|Silver Peak, Peak of the Clouds, and just barely in frame
is Spread Eagle. I think Gibbs Peak is the point distant
peak in the middle.
|Peak of the Clouds and Spread Eagle Peak
|Unnamed 13,000 Peaks to the west
|East toward ridge above Megan Lake
|Megan Lake and North Taylor Creek drainage
|Hermit Peak, Eureka Peak, and distant Crestone Group
|Crestones and Kit Carson Group
|Crop circles in the San Luis Valley
|Remains of the old cornice heading south along
Rito Alto's ridge
|I think this is looking toward Rito Alto Lake
I soon reached Hermit Pass. I had a better view of the sky and noticed a bigger buildup of the clouds with some darkening. At this point they seemed to have drifted a little further to the east. The west still looked safe. Hermit Peak was about a 1/4 mile away and a mere 300 vertical feet ahead. I quickly hiked up to its summit and examined the sky.
|Hermit Peak from Hermit Pass
|Hermit Peak's south ridge toward Eureka Peak
|Rito Alto from Hermit Peak
|Cotton Creek valley
|Hermit's west ridge toward a group of unnamed 13ers
Traversing to Eureka Peak would require spending more than two miles above treeline. A quick escape from weather would put me quite a bit further from my trailhead. At this point, the darkening clouds above weren't moving much, and more clouds were building nearby. It was only 1030 or so but I decided to descend back to the valley and play it safe.
|Rito Alto, Peak of the Clouds, and Spread Eagle Peak
|Rito Alto from Hermit Pass
|Rito Alto from Hermit Pass Road
| Peak of the Clouds living up to its name while
descending a beautiful grassy slope toward
|Peak of the Clouds and Spread Eagle Peak on the descent
toward Megan Lake
|Unnamed lake above Megan Lake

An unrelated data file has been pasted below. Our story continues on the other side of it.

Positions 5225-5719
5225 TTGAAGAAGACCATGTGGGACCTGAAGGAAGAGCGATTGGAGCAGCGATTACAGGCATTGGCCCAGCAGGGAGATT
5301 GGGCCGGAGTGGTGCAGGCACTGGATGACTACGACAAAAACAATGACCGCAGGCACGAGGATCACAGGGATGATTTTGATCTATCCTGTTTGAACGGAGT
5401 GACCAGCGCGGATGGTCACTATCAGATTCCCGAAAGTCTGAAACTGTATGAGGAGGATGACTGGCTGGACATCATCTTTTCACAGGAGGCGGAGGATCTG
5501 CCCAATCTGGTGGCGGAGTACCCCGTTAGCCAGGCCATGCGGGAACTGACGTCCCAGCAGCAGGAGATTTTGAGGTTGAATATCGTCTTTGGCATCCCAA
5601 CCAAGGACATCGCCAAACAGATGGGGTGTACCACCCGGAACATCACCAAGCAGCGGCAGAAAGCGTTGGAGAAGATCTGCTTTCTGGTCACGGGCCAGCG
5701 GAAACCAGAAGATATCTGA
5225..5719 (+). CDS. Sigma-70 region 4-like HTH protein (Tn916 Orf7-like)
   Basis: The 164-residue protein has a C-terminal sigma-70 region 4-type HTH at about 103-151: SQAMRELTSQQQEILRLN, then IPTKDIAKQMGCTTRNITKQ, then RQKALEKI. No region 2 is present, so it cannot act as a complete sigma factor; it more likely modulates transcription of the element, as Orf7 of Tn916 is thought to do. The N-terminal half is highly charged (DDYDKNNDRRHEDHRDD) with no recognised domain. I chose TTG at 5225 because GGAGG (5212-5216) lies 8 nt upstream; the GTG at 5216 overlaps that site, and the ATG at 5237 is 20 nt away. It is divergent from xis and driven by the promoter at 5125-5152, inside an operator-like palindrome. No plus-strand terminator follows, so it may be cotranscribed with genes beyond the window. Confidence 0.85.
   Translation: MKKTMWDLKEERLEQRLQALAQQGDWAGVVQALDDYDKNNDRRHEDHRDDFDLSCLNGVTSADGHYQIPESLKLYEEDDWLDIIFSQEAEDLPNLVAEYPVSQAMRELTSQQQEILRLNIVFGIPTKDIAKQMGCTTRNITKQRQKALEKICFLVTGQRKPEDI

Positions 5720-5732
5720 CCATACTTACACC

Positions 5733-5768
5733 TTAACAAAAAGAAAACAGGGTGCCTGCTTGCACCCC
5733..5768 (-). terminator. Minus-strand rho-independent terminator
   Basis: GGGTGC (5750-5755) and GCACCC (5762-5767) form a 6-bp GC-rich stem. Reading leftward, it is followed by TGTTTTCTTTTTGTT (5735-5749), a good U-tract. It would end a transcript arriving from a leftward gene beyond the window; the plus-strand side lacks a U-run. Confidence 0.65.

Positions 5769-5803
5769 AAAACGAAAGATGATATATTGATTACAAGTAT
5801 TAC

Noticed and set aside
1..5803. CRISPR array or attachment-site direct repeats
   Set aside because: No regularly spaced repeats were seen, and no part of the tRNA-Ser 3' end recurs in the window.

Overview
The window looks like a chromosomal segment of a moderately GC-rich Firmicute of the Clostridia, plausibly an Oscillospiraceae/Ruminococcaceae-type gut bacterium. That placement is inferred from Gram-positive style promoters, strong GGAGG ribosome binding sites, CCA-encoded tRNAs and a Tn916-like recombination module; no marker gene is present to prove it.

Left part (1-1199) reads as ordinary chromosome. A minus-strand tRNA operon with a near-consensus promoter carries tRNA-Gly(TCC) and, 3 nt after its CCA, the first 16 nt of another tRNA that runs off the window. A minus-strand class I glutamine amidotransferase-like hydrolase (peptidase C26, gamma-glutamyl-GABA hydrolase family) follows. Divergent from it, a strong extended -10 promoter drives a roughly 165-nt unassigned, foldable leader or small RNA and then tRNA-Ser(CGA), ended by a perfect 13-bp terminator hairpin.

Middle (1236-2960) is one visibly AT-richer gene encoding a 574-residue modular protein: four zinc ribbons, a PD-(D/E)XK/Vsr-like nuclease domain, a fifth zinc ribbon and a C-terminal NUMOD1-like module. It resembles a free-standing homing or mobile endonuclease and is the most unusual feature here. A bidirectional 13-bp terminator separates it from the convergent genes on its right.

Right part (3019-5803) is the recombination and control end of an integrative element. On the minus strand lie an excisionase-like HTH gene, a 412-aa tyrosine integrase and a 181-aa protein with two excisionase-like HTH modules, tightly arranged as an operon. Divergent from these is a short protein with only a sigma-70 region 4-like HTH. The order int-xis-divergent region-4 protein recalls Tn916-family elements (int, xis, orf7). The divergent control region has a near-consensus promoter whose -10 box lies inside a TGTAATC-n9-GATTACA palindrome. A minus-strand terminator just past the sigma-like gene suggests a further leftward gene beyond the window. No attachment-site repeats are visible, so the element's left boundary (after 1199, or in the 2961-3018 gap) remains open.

|Waterfall draining into the lake
Despite challenges, the travel below the upper lake was enjoyable. Much of my route traveled close to the upper lake's outlet stream. The outlet stream's course followed the steep rocky terrain in a series of cascades that traveled hundreds of vertical feet to the lower basin at Megan Lake. Because of heavy snowmelt, the cascades dropped dramatically. This made for quite a scenic descent.
|Megan Lake from the upper lake
|Waterfall draining upper lake
|One of the longer drop in the long cascade
|Waterfall cascading in rocky section
|Waterfall in narrower section
Eventually the steep slope entered sections of willows. Once in the willows, travel became quite challenging. The willows often hid rock drops. Other places the willows were thick enough to nearly halt forward travel. To add to the frustration of dense vegetation, much of the ground was boggy and slick from the snowmelt.
|Looking at the willows above Megan Lake
I eventually made my way to the bottom of the steep slopes. Only a few hundred feet stood between me and Megan Lake. Unfortunately, this stretch contained some of the densest willows. To add to the frustration, a network of small streams covered the ground under the willows. These streams usually weren't visible until I stumbled upon them. I had to force my way through the mess trying to find the paths of least resistance. Usually my shins took the brunt of the willows. My last obstacle to the lake was the inlet stream that descended from Lake Jeanne. Quite a few cutthroat trout were visible darting in the stream. I finally reached the lake.